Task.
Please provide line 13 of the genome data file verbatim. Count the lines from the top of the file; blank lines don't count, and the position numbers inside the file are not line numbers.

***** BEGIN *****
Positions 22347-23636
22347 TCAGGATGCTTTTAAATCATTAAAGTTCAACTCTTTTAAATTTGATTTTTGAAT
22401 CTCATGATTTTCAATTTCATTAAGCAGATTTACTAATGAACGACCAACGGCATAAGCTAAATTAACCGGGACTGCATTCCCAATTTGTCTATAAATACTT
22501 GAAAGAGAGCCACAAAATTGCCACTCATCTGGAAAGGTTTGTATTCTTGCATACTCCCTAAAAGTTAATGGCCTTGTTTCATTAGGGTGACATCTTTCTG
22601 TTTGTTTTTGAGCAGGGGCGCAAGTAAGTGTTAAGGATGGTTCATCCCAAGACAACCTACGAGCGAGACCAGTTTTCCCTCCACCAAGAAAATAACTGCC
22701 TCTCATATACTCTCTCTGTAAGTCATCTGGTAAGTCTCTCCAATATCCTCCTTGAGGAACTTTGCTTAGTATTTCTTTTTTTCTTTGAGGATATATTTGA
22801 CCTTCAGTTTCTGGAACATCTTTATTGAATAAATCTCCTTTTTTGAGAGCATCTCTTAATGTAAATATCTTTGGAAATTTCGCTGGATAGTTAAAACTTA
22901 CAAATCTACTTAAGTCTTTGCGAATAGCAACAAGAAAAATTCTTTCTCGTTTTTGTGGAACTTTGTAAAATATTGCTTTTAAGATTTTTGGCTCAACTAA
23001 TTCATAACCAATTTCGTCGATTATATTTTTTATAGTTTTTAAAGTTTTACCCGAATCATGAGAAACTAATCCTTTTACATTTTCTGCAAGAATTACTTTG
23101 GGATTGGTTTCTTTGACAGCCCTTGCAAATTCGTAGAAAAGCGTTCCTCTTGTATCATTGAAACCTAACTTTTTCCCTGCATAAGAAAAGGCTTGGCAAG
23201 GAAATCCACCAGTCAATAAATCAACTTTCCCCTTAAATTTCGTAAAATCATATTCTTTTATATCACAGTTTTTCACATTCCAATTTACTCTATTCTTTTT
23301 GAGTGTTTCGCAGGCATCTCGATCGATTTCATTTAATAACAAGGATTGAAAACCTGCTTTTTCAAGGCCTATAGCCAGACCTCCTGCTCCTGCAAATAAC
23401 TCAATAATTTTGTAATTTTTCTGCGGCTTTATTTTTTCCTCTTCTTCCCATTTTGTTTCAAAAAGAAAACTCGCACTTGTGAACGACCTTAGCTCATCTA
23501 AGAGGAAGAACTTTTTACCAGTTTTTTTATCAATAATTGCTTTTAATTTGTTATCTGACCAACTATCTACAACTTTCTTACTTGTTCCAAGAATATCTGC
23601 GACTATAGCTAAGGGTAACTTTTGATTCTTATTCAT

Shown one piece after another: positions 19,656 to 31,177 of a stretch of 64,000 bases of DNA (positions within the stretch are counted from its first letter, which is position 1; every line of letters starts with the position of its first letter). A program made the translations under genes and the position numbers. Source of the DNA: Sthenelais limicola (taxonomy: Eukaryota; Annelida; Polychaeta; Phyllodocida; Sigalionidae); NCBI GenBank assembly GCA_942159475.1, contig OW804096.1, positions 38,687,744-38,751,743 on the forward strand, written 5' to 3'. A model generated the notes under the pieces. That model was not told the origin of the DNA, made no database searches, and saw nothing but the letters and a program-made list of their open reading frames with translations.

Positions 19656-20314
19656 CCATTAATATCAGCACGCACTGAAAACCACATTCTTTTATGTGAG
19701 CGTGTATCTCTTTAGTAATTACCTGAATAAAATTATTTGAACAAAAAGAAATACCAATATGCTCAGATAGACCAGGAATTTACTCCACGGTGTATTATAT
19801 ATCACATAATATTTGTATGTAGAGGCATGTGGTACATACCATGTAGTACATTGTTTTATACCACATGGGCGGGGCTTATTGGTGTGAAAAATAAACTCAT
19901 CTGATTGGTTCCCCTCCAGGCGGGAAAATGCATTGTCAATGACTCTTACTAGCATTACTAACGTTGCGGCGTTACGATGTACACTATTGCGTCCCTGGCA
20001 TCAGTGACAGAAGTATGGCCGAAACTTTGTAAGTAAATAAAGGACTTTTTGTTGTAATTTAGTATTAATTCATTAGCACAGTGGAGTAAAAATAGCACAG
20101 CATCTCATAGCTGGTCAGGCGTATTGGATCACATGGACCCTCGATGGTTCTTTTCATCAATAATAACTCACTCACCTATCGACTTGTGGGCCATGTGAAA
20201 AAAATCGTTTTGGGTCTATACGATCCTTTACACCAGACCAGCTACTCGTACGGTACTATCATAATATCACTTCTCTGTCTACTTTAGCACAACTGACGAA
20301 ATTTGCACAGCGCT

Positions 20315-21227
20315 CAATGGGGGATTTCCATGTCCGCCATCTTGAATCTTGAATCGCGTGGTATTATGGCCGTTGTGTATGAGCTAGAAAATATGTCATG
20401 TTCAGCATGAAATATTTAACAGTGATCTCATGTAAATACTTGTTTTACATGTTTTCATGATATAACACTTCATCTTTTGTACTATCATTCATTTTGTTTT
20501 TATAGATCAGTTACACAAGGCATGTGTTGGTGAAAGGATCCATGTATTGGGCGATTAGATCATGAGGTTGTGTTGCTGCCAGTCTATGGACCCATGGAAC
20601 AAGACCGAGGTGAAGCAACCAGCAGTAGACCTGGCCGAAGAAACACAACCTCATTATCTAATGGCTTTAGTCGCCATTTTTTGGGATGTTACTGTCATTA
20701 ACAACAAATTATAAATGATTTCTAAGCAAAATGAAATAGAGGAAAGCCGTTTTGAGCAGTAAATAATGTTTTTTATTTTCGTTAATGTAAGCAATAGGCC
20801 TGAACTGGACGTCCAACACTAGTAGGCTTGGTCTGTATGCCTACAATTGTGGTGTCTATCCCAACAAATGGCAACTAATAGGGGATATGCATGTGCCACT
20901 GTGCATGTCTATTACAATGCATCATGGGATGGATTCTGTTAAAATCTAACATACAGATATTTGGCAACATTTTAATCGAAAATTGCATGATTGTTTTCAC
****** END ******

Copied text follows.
23401 TCAATAATTTTGTAATTTTTCTGCGGCTTTATTTTTTCCTCTTCTTCCCATTTTGTTTCAAAAAGAAAACTCGCACTTGTGAACGACCTTAGCTCATCTA